The Last Call. By Richard Dowling. (Tinsley Brothers).— Mr. Dowling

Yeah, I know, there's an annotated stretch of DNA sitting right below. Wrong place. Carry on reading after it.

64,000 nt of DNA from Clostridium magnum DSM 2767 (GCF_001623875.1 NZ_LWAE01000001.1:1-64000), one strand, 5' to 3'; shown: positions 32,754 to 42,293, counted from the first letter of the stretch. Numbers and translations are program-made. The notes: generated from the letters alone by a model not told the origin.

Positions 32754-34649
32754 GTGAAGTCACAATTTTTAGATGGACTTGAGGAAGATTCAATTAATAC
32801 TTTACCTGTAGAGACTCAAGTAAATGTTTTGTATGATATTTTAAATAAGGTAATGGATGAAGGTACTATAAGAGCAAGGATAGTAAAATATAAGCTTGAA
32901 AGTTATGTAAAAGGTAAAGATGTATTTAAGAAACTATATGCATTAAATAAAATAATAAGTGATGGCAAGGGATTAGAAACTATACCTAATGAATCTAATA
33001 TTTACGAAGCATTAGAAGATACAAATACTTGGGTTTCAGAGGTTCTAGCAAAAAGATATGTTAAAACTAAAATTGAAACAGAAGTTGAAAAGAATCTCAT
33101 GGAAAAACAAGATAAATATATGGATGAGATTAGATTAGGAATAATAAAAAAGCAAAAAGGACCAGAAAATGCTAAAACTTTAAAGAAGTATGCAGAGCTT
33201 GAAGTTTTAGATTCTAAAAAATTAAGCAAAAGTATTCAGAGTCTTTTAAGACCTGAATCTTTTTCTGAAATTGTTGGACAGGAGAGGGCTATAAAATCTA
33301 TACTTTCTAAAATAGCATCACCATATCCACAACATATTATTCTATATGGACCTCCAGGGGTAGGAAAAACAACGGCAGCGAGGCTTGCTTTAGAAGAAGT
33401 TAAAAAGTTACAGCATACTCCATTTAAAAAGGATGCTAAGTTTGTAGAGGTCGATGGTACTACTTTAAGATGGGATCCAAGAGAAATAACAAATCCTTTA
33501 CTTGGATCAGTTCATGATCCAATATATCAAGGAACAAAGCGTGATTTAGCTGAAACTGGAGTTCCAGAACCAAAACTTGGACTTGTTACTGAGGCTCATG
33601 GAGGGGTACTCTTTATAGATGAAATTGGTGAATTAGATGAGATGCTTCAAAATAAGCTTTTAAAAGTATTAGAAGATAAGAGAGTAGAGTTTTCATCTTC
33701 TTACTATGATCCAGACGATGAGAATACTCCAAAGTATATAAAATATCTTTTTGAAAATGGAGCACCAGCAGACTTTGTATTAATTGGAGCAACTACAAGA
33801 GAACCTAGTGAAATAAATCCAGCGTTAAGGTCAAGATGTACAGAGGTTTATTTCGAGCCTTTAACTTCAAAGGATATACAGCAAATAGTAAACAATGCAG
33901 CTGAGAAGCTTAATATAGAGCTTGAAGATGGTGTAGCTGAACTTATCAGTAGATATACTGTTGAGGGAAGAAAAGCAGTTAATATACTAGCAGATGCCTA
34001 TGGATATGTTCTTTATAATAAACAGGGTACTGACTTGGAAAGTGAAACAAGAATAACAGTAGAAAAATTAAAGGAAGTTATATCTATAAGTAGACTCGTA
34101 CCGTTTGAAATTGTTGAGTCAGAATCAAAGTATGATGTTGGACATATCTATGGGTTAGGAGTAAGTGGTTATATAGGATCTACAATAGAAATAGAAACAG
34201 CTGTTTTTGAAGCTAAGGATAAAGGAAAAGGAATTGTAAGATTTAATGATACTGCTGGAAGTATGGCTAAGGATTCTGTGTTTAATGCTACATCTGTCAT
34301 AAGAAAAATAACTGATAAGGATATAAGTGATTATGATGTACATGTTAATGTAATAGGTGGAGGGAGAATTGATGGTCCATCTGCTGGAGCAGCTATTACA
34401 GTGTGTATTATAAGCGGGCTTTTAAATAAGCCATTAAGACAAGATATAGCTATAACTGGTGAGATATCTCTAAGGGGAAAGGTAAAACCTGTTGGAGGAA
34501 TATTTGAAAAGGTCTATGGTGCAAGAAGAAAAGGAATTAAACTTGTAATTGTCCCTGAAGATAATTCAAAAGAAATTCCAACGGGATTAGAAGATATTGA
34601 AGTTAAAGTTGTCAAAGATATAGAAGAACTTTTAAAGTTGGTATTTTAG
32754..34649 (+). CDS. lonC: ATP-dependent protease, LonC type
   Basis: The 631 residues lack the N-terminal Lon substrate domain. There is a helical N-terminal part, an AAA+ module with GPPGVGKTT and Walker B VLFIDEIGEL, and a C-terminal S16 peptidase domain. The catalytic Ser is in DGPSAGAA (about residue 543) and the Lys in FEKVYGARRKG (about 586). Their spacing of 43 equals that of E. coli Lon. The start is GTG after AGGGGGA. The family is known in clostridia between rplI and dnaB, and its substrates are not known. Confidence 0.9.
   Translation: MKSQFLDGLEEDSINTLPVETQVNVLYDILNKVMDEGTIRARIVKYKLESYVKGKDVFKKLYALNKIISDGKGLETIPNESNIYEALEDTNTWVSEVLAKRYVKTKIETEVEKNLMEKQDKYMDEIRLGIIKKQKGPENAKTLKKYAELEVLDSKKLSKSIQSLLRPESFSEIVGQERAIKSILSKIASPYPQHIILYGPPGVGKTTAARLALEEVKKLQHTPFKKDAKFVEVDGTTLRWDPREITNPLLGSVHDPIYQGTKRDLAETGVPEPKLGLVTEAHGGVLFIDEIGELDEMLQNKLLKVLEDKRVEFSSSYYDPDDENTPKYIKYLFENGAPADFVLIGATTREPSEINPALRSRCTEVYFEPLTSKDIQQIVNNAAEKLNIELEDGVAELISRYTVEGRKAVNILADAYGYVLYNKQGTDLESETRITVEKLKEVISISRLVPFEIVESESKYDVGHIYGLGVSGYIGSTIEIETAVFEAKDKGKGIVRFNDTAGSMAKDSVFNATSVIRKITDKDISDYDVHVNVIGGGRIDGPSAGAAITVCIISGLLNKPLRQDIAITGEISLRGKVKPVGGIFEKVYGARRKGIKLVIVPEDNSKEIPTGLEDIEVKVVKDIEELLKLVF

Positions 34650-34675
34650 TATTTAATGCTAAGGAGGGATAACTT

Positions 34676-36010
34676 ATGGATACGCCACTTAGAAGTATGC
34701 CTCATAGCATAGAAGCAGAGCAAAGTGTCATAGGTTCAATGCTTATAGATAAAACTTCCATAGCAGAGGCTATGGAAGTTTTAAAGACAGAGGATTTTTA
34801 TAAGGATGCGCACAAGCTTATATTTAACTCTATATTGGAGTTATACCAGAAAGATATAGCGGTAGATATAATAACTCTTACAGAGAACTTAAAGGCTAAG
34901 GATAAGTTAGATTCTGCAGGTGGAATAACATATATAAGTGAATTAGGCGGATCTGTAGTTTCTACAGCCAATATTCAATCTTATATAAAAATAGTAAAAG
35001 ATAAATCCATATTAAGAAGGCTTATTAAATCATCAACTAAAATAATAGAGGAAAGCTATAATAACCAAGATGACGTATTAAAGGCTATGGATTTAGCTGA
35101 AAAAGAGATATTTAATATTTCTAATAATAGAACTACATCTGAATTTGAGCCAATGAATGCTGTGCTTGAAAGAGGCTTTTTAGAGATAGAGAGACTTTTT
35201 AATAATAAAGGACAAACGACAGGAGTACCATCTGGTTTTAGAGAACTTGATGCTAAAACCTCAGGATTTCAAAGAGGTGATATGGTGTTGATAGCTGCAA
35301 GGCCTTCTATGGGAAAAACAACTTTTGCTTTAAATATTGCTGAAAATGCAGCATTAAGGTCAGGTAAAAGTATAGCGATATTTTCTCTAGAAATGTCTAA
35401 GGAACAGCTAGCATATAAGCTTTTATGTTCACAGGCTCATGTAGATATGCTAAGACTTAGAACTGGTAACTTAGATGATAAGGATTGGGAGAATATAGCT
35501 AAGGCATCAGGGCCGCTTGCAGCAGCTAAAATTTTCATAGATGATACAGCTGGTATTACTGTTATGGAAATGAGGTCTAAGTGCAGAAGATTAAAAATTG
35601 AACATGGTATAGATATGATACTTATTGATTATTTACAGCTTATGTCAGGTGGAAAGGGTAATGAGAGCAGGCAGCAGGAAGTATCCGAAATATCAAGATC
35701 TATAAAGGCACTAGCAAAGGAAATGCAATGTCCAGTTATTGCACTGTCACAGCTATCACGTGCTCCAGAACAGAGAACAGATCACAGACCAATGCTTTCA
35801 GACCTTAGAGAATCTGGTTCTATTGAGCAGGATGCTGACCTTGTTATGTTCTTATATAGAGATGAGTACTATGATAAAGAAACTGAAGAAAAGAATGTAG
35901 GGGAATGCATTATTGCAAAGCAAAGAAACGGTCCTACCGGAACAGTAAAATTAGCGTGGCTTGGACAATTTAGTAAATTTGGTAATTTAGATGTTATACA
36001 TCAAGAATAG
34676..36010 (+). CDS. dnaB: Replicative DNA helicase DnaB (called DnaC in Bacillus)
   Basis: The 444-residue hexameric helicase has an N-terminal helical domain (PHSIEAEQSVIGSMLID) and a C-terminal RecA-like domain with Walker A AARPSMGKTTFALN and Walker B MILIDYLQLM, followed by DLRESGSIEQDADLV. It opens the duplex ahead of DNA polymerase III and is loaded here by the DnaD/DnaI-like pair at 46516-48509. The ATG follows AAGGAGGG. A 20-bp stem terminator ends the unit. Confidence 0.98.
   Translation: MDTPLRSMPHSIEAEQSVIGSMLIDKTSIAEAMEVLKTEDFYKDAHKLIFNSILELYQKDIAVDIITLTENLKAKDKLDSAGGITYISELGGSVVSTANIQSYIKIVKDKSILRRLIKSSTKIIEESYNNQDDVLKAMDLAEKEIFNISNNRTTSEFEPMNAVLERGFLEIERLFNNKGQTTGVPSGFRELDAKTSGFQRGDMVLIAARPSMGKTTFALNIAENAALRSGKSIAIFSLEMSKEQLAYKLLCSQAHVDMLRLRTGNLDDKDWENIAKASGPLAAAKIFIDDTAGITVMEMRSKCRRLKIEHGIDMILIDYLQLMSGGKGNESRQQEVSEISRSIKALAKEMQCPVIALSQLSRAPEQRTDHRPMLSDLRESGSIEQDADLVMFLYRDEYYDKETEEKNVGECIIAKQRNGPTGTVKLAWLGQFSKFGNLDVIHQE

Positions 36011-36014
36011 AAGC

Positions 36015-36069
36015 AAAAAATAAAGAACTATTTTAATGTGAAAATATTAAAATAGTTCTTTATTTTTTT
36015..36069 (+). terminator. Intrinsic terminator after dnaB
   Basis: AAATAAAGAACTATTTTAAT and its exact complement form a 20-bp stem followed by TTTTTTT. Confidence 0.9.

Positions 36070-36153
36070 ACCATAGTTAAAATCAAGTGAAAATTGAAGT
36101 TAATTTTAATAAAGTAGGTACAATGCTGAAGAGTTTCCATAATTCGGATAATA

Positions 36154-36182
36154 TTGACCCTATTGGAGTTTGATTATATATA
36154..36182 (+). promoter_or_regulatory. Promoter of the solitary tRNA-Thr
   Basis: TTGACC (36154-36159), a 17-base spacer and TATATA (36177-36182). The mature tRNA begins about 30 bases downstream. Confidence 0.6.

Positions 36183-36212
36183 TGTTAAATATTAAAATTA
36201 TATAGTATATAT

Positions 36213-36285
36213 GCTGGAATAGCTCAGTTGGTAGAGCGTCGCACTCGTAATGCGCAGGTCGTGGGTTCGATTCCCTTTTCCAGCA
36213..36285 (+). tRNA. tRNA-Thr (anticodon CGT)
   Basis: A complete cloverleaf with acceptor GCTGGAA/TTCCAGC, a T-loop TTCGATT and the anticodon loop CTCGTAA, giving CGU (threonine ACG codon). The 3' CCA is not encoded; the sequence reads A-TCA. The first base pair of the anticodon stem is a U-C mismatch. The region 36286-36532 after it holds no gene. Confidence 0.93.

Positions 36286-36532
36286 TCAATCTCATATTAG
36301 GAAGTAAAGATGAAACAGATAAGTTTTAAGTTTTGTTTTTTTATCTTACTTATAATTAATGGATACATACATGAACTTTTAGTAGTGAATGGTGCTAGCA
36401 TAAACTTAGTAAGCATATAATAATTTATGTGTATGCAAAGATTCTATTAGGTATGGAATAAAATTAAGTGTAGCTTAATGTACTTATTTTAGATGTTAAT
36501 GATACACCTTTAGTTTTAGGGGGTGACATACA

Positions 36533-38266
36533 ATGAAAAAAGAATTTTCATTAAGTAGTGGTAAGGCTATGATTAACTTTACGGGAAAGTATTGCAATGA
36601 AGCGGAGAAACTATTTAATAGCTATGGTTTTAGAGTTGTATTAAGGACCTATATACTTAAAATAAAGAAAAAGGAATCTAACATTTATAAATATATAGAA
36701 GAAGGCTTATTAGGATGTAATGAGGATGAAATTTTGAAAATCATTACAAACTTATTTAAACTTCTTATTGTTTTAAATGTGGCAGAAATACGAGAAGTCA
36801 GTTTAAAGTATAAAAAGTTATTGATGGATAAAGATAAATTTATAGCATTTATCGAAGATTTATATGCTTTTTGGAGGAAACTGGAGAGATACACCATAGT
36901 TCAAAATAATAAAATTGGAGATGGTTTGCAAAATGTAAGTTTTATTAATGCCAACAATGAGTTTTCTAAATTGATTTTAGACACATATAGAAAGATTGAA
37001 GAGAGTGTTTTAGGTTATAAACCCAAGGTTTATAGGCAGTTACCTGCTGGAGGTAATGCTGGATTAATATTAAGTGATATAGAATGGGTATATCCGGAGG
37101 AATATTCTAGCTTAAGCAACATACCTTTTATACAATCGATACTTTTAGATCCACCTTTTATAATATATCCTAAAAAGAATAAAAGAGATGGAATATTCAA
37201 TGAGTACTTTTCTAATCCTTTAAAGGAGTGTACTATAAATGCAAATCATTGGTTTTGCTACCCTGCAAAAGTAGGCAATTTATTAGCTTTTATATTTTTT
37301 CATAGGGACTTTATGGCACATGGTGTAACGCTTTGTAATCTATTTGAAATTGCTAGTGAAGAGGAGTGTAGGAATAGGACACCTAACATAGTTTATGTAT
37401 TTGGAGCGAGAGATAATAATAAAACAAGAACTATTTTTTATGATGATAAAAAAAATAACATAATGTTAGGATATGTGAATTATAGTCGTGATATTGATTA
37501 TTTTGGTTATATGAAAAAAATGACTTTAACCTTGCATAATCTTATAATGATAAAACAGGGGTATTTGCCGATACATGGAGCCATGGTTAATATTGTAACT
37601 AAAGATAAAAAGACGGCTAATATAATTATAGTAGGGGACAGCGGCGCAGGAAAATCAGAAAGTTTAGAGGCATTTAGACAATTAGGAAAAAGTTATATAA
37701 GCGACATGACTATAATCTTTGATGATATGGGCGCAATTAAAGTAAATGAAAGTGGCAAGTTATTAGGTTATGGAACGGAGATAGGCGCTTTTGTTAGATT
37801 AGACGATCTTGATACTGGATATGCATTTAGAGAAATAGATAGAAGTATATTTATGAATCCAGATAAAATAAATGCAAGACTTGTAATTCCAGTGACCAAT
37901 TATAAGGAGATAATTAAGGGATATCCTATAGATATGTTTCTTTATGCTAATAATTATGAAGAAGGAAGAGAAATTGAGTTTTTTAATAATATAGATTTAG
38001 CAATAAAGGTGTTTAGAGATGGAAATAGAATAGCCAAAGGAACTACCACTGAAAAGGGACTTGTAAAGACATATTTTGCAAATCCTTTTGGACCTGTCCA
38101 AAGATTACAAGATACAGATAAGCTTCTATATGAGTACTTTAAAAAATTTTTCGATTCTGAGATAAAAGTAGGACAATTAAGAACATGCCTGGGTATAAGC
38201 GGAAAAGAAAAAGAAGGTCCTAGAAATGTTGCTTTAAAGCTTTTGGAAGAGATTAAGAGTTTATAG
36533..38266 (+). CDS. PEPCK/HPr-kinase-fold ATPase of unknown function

is given to making his readers breakfast, lunch, dine, and sup on horrors, and his latest novel adheres to the lines of its predecessors. But there is scarcely one of the many life-and-death straggles with which these three volumes are filled that is not only preposterously long drawn out, but utterly purposeless besides. There is a tremendous fight between Eugene O'Donnell, who passes for the hero of the story, and Lavirotte, a mad, or at least "cracked," Frenchman, who is as much of a villain as The Last Call can boast, but it ends in neither being killed. A ruined banker shuts himself up in the strong-room of his bank, with intent to commit suicide, and he goes through some very ghastly experiences, and yet he kills neither himself nor anybody else. Then there is a prolonged "revolver " scene between the banker and Lavirotte, which in one sense ends, and in another does not end, in smoke. Finally, there are some melodramatic episodes in, or beneath, London, which are preposterous ; as for the ludicrous closing act, the less said about it the better. No portrait in The Last Call is calculated to remain in the memory ; and it cannot be said to contain any Irish character or racial humour. Altogether, we should say that this is the poorest novel Mr. Dowling has produced, and we hope he will not condescend to produce a poorer.